3 Things That Helped me Establish a Regular Meditation Practice


I’m no Zen master. 

But I can honestly say that I meditate almost every day of the year, for somewhere between twenty and forty-five minutes. Based on personal experience and the ever-growing list of scientifically validated benefits of meditation, I believe this is a good thing. 

I’m not sharing this to show off. I’m sharing it to exemplify two things, both of which use the word “regular”: 

  1. Any regular Joe can meditate 
  2. The benefits of meditation arise from regular practice 

Simple enough. But I want to talk about how a regular Joe like me established a regular meditation practice, and hopefully you can glean some ideas from this as you go along on your own journey. 

1. Find local meditation groups 


I’ve checked out a good handful of meditation groups on the West Coast. Most of them are Buddhist. And most are free. 

I’ve found an overall inviting atmosphere in these groups, and most are either secular or only semi-religious. Obviously Buddhist teachers do talk about Buddhism, but the Western iterations are so liberal-minded that they don’t exclude anyone. 

I am cursed with long legs and general awkwardness, and I don’t like meditating cross-legged on the floor, but luckily every meditation center I’ve attended has rows of chairs for those who prefer it. 

The meditation sits I’ve attended almost always run something like this: 

  1. People gather in the meditation hall at the scheduled time, find their seats, the teacher rings the bell and the meditation begins, running anywhere from twenty to forty minutes. 
  2. After the meditation, there is often either a group discussion or what Buddhists call a Dharma talk, which is like a short lecture on some aspect of meditation, mindfulness or Buddhism generally.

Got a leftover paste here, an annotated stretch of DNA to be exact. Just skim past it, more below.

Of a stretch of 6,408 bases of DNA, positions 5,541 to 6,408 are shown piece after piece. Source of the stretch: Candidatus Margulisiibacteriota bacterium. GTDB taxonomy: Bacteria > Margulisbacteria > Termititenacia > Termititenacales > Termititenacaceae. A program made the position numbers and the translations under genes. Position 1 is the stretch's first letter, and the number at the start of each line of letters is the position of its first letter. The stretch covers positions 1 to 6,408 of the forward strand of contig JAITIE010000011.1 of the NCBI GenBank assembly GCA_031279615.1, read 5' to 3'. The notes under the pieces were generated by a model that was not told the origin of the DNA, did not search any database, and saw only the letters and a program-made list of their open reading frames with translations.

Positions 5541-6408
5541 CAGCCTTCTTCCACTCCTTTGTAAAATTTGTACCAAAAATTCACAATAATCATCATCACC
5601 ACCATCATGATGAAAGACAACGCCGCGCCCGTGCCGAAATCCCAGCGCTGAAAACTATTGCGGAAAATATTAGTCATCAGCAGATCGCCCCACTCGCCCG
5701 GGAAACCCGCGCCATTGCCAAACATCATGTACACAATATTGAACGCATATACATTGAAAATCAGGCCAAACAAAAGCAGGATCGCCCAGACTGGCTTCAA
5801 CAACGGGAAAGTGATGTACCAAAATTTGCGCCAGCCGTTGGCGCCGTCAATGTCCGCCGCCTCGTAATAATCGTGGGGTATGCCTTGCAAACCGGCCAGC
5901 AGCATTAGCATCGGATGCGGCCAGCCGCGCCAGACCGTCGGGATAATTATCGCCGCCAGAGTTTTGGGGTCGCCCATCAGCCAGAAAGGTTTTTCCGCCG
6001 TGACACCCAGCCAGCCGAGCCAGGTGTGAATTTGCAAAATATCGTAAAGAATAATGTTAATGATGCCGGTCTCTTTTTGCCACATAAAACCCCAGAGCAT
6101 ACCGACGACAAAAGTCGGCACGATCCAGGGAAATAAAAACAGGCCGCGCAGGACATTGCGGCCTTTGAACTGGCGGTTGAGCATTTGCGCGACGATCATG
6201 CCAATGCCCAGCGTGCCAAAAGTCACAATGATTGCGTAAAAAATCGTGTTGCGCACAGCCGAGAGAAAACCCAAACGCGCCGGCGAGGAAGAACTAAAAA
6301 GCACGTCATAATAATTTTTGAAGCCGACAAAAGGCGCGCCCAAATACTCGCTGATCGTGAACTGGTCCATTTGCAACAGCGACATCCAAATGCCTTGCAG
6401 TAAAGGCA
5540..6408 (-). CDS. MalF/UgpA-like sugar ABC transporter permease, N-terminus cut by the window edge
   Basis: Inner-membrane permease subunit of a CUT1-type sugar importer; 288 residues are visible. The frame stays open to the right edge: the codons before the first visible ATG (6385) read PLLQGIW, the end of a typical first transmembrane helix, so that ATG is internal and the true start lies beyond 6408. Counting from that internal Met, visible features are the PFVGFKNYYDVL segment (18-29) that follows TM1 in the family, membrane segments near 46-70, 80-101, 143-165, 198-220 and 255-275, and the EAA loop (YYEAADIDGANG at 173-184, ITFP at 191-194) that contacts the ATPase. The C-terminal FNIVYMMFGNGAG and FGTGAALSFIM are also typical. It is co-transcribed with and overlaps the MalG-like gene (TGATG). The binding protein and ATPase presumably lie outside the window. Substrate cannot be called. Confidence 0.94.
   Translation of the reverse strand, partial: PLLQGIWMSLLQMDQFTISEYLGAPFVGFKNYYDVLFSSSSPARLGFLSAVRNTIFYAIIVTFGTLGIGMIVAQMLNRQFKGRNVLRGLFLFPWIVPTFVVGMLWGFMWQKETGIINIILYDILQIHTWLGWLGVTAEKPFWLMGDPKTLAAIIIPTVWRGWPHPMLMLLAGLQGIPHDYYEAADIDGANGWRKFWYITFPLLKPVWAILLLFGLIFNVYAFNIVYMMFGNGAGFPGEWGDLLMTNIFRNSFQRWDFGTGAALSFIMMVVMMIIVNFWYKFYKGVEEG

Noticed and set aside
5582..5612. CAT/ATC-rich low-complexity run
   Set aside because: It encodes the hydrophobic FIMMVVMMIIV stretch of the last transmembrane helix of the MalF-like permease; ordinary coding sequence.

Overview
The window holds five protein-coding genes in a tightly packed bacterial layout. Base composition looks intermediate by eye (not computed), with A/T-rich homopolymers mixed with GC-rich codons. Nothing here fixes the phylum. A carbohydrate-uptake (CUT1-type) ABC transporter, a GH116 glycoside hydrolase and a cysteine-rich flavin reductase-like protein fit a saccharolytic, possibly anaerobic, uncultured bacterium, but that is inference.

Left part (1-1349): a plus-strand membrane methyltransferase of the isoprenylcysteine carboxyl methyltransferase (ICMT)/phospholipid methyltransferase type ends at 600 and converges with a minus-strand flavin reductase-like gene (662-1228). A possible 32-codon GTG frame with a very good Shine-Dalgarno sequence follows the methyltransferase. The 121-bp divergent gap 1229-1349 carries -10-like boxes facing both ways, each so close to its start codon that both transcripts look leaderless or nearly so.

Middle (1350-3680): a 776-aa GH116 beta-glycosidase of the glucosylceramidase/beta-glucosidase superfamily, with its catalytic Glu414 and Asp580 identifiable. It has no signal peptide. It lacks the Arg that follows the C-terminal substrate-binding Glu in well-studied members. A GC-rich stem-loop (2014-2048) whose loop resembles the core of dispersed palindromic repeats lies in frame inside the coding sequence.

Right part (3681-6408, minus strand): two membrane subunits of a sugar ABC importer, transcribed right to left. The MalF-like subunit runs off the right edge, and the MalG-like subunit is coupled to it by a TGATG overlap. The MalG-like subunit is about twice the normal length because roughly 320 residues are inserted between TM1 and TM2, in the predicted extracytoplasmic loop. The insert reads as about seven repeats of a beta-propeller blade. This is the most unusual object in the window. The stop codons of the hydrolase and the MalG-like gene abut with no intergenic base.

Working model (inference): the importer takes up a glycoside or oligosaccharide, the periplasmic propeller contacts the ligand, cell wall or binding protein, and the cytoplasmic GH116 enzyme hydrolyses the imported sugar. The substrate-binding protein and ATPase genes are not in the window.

Meditation groups tend to meet weekly, so I have have to maintain a practice on my own the other six days of the week. But just having a place to meditate with a group inspires me to practice more because I become part of a meditation community. 

In the Bay Area, I can recommend:

Here is a list that spans California.

In Portland, Oregon I can recommend Portland Insight Meditation Center

Another great way to find groups: Search for “meditation” in your area on Meetup.com. There are a ton.

2. Read meditation books 


When first I began meditation practice, I imagined that the act of sitting down and closing my eyes for a while was the locus. I didn’t need to spend much time learning from teachers, I just needed to sit my ass on the chair and make this enlightenment thing happen. 

But over time I’ve come to realize that I need a balance of two things: 

  1. The act of daily meditation and mindfulness practice. 
  2. An understanding of the theories that support the practice.  

So reading books, along with listening to talks by some great teachers, has become my way of doing the latter. You don’t have to do this, but I recommend it. 

Here is a short list of books that I’ve found influential: 

  1. Mindfulness in Plain in English by Bhante Henepola Gunaratana 
  2. The Issue at Hand by Gil Fronsdale 
  3. Wherever You Go, There You Are by Jon-Kabat-Zin 
  4. Meditation for Beginners by Jack Kornfield
  5. Real Happiness at Work by Sharon Salzburg 
  6. The Buddha Walks Into a Bar… by Lodro Rinzler.